As Greenpeace stated on Friday, 39 dead dolphins and 3 whales washed ashore after the oil spill caused by a Japanese ship last month in Mauritius. This is very concerning news for Mauritius, who became famous for its stunning scenery and its vivid and abundant marine life. It’s an ecological disaster for the African territory that depends entirely on tourism and fishing.
After declaring a “state of environmental emergency,” the Indian Ocean island is facing sudden mammal deaths, considered to be caused by the recent oil spill. And this proves again that the spill might be disastrous for Mauritius.
Currently, there’s an urgent investigation put in place to establish if the mammals were indeed killed by the major oil spill. Greenpeace has stated that the mammal deaths could be caused by stress and the fact that they hadn’t eaten, but there were oil traces on their dead bodies.
“We can’t rule out the Wakashio completely,” said Jacqueline Sauzier, who heads the Mauritius Marine Conservation Society. “We can rule out the part which is close to shore but not the one that has been sunk.”
She also explained that the deaths were probably linked to the mechanical process of sinking the bow rather than the oil spill itself.
“This is a deeply sad and alarming day for the people of Mauritius and for its singular biodiversity,” explained Happy Khambule, a senior climate, and energy campaign manager at Greenpeace Africa, in a statement on Wednesday.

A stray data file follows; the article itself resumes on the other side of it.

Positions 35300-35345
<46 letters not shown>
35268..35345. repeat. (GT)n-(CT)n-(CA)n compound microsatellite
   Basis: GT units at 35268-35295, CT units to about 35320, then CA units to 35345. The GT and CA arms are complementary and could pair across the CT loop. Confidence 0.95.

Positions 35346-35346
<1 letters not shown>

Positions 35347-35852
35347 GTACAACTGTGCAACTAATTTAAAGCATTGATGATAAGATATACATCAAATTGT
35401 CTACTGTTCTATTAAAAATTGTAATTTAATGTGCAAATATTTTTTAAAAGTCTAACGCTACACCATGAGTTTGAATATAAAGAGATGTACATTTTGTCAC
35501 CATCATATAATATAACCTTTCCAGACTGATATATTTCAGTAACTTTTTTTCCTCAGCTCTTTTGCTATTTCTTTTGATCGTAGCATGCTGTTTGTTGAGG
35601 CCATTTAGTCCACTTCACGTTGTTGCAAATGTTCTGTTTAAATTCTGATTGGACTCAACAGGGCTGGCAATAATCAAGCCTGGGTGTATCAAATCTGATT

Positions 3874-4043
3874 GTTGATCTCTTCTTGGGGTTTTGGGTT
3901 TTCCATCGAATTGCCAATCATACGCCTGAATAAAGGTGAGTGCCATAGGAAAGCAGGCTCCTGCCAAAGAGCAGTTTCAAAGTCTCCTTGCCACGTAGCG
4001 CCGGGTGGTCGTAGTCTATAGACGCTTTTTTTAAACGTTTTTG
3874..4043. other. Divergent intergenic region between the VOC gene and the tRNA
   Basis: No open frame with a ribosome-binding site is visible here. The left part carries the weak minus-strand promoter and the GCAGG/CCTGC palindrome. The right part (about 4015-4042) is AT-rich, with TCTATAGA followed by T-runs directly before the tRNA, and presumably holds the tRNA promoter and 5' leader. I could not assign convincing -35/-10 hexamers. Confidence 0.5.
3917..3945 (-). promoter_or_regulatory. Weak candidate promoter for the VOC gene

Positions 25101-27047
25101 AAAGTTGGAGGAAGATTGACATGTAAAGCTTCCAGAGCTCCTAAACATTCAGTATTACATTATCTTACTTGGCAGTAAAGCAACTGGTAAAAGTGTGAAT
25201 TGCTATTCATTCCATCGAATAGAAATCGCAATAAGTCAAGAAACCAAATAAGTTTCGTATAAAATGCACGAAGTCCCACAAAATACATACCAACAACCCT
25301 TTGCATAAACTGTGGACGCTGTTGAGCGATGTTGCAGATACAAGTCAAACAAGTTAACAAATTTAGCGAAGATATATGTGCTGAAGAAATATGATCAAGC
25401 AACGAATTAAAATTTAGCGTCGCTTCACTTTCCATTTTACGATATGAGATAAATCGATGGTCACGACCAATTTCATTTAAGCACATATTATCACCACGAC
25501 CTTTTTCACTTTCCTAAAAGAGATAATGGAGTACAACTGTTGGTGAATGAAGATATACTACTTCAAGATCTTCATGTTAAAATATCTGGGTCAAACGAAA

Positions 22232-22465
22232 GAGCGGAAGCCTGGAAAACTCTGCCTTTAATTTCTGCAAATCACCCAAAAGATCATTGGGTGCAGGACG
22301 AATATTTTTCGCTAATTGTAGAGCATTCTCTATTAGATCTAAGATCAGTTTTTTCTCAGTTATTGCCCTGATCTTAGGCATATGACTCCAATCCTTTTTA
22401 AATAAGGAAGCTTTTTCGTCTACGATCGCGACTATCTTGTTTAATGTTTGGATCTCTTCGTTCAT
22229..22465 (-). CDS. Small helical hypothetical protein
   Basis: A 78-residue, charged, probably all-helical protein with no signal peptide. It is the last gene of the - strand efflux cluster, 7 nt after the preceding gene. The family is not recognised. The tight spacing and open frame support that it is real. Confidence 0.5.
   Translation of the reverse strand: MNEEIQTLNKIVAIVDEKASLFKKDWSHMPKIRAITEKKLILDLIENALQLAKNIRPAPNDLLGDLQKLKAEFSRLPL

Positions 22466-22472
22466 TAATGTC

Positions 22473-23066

The African island is the home to more than 16,800 square kilometers (6,500 square miles) of water and 1,700 marine species that made Mauritius a marine paradise. The main tourist attraction in the area is whale-watching and dolphin encounters.
Mauritians are even more terrified now then they were before, as three sailors have died on Monday and one went missing. The accident happened while eight men went on a tugboat and helped to clear the major oil spill. The other four men that were on that boat have been rescued by helicopter and taken to shore, after the boat collided with a barge in bad weather, states Mahend Gungapersad, a member of parliament for the opposition Labour Party, told Reuters news agency.
“This incident is going to add to the prevailing anger,” Gungapersad said. “We had the oil spill, then we had the deaths of the dolphins and now two people who have been killed.”
“We are doing everything we can to locate them, with all our means and with the help of fishermen in the area,” the Prime Minister Pravind Jugnauth said on Tuesday. He added that Greenpeace had requested the authorities to “carry out a swift, transparent and public autopsy on the bodies collected.”
However, we still have to wait several days before the results will be available, but Mauritians and ecologists all over the world are very angry because they previously warned the state officials that the oil spill will generate long-term consequences on the marine ecosystem.
“For us, the mangrove area, the lagoon with the coral reef, the seagrass, and the impact on the sand bed are all matters of concern,” Sauzier said.
Moreover, as a result of the oil spill, many other species might be in danger. For instance, hawksbill and green turtles nest on the island’s beaches. With nesting season being just two months away, no one knows what will happen with the ship’s stern which is still on the coral barrier. More damage can be done if state officials don’t take the necessary actions.
The deaths have sparked fears about the fate of other species as well. It is unclear what will happen to the ship’s stern, which is still on the coral barrier. If the structure disintegrates on the coral reef, it could do more damage.